One man that that British police force were particularly interested in,and whose story is perhaps not as well known outside his native County Cavan as it should be, is James Crossan. A native of Baunboy in Cavan, and a prominent Sinn Fein Organiser in the border area, James Crossan and one of his neighbours , Sean Reilly, were in a van on their way to Swanlinbar to finalise details for a meeting to be held the next day, Sunday August 24th, 1958: the meeting was to be held in Ballyconnell.
Having done their business in Swanlinbar,the two men, and a local youth and Sinn Fein member,Ben McHugh, decided to go for a pint ; in the pub they met up with two friends from County Fermanagh. Near the end of the night, the barman asked James Crossan's friend, Sean Reilly, if he would drop him and the two men from Fermanagh to the border, and Reilly agreed ...... (MORE LATER)>>

In an article in the 'The Sunday Telegraph' on 19th May , 1991, (page 20, I think....) , then columnist Geoffrey Wheatcroft wrote - "Fifty years ago Serbs and Croats were massacring each other on a scale that makes the Ulster problem seem as trivial as it indeed is ...." !

In the same article (entitled 'Why division is good for Ireland') Mr/Sir/Lord Wheatcroft also wrote- " Partition has been the greatest boon and benefit Ireland has enjoyed this century. It is the essential condition without which the southern state could not have survived as it has " !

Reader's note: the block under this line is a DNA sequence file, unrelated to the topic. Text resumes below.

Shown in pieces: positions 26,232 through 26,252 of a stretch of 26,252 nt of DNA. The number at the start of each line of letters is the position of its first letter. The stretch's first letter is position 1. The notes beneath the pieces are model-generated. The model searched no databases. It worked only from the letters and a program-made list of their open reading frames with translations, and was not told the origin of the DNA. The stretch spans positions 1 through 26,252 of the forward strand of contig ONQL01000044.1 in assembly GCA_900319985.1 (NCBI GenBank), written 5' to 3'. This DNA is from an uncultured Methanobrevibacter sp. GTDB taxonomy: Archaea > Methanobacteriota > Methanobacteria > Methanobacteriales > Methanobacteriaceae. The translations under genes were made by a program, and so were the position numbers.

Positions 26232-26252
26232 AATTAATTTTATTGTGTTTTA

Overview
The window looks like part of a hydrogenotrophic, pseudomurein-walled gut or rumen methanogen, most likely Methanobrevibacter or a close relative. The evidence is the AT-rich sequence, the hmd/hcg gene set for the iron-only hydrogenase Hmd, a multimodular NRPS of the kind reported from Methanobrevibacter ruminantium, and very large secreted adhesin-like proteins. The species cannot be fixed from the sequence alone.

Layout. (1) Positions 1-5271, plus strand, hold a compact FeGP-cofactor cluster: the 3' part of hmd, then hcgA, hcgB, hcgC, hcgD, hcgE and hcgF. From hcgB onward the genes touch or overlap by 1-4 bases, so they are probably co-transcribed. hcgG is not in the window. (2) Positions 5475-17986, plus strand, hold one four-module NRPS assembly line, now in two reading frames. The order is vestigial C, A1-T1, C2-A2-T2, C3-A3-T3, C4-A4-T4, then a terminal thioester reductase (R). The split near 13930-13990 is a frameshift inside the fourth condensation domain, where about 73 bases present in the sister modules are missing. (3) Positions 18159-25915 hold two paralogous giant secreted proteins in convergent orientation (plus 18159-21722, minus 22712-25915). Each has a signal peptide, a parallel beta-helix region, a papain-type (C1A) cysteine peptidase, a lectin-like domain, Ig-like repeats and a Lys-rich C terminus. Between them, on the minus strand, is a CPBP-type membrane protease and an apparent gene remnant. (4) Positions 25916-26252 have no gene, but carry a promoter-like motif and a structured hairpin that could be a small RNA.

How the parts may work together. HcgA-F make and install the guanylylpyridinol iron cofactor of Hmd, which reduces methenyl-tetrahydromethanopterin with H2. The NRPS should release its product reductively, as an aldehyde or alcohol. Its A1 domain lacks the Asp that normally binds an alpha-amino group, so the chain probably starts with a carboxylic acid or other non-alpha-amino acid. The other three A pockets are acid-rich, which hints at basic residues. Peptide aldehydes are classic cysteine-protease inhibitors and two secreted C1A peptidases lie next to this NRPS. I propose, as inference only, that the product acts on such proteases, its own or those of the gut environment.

Well , its not cricket, but any of you chaps on for a round of 'Trivial Pursuit' or 'Lets Pretend' ?
You're a gas man , Geoff......

Sunday, April 20, 2003 should be noted that, during the 1940's, the Republican Movement was in a bad way, virtually decimated, following the years of internment; the executions and funerals of the six men boosted the Movement and dramatically improved the organisations recruitment capabilities . A terrible price had been paid by Irish Republicans but the Movement re-grouped , once again, and continued the struggle. Today, sixty-odd years after the events outlined above, the Provisionals are crawling over many a spinning grave in an attempt to surrender and apologise to the British and Free Staters in the hope that they may grab a career for themselves from the greasy till; they do so in their own name only - Irish Republicans don't want a reward for doing their duty and don't need words of encouragement from Bush, Blair or Ahern. The 'Adams Family' have put theselves outside the fold, just as Dev and, later, the Stickies , did before them. And if there is any justice , history will record it so .

In November 1975, the British Government announced its intention to withdraw 'Special Category' (ie Political Prisoner) status from POW's sentenced after March 1st, 1976; Special Category status was conceded by the Tory government in 1972 after a hunger-strike by republican POW's. When the then Catholic Cardinal, Tomas O'Fiaich,visited the prison in July 1978 , he announced - " One would hardly allow an animal to remain in such conditions, let alone a human being. The (British) authorities refuse to admit that these prisoners are in a different category from the ordinary, yet everything about their trials and family background indicates they are different. They were sentenced by special courts without juries. The vast majority were convicted on allegedly voluntary confessions obtained in circumstances which are now placed under grave suspicion " .
That was said 25 years ago ; the same problem exists today - the case of 'The Limerick Seven' (see'SAOIRSE', April 2003 issue) which has been described as a "garda driven prosecution" inspired by a political agenda . Unfortunately , as long as the British claim of jurisdiction remains in force re the Six Counties, this type of case will always be with us .